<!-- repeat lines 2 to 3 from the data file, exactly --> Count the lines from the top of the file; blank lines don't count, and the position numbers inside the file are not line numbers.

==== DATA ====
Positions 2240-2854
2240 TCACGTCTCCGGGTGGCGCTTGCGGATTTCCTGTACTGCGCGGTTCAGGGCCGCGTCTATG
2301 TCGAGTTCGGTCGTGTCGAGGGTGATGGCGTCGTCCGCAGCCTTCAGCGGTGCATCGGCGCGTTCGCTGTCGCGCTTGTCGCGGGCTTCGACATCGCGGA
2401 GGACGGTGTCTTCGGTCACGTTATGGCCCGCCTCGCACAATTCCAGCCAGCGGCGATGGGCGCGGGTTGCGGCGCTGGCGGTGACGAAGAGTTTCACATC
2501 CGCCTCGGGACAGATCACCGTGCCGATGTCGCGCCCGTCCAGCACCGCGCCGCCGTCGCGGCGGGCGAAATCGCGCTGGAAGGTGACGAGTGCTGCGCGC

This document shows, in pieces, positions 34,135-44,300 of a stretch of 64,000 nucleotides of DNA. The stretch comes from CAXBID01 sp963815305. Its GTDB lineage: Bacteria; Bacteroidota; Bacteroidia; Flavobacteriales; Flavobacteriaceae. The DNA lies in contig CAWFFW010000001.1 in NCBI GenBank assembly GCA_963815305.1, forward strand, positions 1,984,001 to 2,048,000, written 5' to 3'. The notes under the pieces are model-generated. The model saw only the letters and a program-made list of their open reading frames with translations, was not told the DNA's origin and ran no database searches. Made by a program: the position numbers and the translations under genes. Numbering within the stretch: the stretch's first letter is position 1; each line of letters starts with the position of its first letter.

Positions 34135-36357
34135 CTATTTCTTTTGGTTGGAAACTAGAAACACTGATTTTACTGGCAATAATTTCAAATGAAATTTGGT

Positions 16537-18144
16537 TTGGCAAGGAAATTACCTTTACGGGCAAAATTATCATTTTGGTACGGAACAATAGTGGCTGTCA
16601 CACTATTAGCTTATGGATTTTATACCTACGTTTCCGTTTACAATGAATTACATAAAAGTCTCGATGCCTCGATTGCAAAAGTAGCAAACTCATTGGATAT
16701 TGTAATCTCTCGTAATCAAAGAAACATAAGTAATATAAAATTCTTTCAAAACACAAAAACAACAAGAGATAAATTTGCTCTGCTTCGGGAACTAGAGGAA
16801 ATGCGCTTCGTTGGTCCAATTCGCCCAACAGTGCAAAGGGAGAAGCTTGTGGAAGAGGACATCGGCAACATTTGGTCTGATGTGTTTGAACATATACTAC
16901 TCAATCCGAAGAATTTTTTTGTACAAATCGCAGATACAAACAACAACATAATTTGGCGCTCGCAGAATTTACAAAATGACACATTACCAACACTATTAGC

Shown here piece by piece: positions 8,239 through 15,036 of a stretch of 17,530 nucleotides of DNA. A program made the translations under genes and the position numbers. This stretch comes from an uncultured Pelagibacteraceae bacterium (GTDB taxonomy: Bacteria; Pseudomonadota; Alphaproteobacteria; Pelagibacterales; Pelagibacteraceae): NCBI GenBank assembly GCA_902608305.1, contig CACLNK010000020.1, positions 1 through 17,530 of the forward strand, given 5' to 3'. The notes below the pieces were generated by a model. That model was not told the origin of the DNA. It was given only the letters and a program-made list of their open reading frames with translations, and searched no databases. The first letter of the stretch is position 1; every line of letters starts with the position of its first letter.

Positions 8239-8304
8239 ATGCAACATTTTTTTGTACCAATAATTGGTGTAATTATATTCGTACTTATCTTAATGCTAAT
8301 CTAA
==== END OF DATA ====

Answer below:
2240 TCACGTCTCCGGGTGGCGCTTGCGGATTTCCTGTACTGCGCGGTTCAGGGCCGCGTCTATG
2301 TCGAGTTCGGTCGTGTCGAGGGTGATGGCGTCGTCCGCAGCCTTCAGCGGTGCATCGGCGCGTTCGCTGTCGCGCTTGTCGCGGGCTTCGACATCGCGGA